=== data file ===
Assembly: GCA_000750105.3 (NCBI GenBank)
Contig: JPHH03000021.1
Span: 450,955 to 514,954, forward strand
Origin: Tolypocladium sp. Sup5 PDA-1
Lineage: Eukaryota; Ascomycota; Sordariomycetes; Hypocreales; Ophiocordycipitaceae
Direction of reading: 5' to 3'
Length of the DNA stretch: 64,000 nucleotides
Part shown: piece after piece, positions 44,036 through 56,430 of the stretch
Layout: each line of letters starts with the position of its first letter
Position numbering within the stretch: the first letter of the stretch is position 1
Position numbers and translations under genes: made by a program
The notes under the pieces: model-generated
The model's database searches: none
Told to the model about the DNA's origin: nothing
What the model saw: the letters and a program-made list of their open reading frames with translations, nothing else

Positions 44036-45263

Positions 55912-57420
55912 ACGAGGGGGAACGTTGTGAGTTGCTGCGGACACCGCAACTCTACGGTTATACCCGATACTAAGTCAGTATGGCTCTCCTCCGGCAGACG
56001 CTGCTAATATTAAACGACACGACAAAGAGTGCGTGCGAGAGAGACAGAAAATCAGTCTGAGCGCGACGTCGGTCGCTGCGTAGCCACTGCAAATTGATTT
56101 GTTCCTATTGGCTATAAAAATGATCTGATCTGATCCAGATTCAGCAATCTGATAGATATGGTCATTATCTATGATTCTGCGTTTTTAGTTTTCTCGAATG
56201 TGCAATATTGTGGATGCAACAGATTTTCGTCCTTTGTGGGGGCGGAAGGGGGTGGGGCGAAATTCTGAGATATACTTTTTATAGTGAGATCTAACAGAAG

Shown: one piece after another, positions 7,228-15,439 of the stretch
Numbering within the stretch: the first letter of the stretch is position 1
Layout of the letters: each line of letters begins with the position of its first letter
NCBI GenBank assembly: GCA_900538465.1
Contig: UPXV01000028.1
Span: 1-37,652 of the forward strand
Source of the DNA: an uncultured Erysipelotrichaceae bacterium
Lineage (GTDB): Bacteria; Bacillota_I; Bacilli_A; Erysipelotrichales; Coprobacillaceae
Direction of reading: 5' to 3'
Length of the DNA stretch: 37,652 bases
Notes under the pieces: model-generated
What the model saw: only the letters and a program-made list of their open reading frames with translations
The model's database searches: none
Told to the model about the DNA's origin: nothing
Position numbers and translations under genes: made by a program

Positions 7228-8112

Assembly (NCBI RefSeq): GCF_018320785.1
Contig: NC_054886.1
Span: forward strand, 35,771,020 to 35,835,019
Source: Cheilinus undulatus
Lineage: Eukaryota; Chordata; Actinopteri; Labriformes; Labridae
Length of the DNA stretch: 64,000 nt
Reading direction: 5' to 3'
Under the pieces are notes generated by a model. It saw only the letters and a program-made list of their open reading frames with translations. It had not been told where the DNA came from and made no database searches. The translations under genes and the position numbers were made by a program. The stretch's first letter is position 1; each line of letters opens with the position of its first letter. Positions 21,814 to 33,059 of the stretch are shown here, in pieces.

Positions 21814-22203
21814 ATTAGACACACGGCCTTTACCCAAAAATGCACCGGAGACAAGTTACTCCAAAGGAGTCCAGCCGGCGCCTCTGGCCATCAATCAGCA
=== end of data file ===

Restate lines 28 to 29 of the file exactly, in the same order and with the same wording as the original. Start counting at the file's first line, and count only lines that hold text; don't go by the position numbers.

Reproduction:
Source of the DNA: an uncultured Erysipelotrichaceae bacterium
Lineage (GTDB): Bacteria; Bacillota_I; Bacilli_A; Erysipelotrichales; Coprobacillaceae